Tuesday, April 18, 2017

Rooney Rule legacy touches entirety of NFL and beyond; Pittsburgh Post-Gazette, April 14, 2017

Brian Batko, Pittsburgh Post-Gazette; 

Rooney Rule legacy touches entirety of NFL and beyond

[Kip Currier: Standing across the street from St. Paul's Cathedral in Pittsburgh's Oakland neighborhood today, the site of Dan Rooney's funeral, I overheard a news reporter filing a story behind me say "Dan Rooney said you can get just about anything done if you share the credit."] 

"Chairman of the Fritz Pollard Alliance, a foundation promoting equality in coaching, scouting and front-office jobs for NFL teams, Mr. Wooten worked closely with Mr. Rooney to develop a league policy requiring teams to interview minority candidates. Eventually — and, as Mr. Wooten remembers, reluctantly — it would be named after an Irishman who grew up on the North Side.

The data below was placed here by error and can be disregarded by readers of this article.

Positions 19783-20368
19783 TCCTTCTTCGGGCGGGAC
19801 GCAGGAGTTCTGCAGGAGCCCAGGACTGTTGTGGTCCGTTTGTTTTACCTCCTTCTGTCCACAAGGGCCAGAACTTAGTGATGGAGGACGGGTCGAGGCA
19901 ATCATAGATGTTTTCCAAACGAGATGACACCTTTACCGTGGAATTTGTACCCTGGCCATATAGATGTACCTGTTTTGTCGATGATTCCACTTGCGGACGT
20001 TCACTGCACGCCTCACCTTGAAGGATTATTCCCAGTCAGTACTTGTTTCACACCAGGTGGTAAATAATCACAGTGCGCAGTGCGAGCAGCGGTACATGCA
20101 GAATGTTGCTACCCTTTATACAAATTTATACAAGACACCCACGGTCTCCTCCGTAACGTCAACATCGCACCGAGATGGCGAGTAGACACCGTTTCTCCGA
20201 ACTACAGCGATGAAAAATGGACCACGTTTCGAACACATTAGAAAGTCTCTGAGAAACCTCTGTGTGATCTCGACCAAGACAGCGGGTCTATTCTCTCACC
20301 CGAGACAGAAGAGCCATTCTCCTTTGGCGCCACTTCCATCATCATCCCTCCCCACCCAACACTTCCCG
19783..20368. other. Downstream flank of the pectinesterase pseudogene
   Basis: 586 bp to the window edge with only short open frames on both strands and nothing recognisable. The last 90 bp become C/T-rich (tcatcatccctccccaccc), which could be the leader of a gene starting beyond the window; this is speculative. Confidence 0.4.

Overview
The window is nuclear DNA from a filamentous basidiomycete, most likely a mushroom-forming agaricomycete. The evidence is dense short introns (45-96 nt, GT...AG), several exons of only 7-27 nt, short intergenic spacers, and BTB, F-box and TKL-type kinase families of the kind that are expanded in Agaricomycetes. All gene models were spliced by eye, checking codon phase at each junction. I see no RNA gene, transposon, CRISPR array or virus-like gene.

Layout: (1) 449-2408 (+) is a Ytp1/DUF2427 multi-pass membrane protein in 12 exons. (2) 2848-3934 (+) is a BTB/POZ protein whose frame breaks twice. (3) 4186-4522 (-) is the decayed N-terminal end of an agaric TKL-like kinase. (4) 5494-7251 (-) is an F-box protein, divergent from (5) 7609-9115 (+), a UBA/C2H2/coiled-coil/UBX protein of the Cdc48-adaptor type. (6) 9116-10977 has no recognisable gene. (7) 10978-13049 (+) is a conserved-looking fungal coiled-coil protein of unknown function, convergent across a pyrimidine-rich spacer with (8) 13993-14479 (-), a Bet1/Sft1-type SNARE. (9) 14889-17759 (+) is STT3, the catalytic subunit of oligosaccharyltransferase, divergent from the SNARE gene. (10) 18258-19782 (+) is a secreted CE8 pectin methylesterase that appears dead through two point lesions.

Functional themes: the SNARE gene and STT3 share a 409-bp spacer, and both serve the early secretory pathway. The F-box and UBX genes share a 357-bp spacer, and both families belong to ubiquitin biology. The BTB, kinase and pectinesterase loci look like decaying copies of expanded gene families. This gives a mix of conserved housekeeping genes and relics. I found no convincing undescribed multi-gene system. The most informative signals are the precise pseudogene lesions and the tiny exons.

“The thing about it is, he really didn’t want it to be called the Rooney Rule,” Mr. Wooten, 80, said over the phone from his Texas home on what he called a sorrowful evening for him and his organization. “I told him, ‘As much as I respect you, and will always do what you recommend, I don’t want to call it anything else but the Rooney Rule. Because you are the one that made it happen. You, and you alone, made it happen.’ ”

Undoubtedly, it was also the brainchild of people such as Mr. Wooten and the two attorneys he called on his victorious day in 2002 — Cyrus Mehri and the late Johnnie Cochran — but Mr. Rooney was the driving force behind it.

As Mr. Wooten sees it, no other NFL power broker would have been able to persuade the entirety of league ownership to vote in favor of the rule. But Mr. Rooney did, with alacrity, and now it’s viewed by many as a move that opened the gates for some of the sport’s finest coaches, including the Steelers’ Mike Tomlin."

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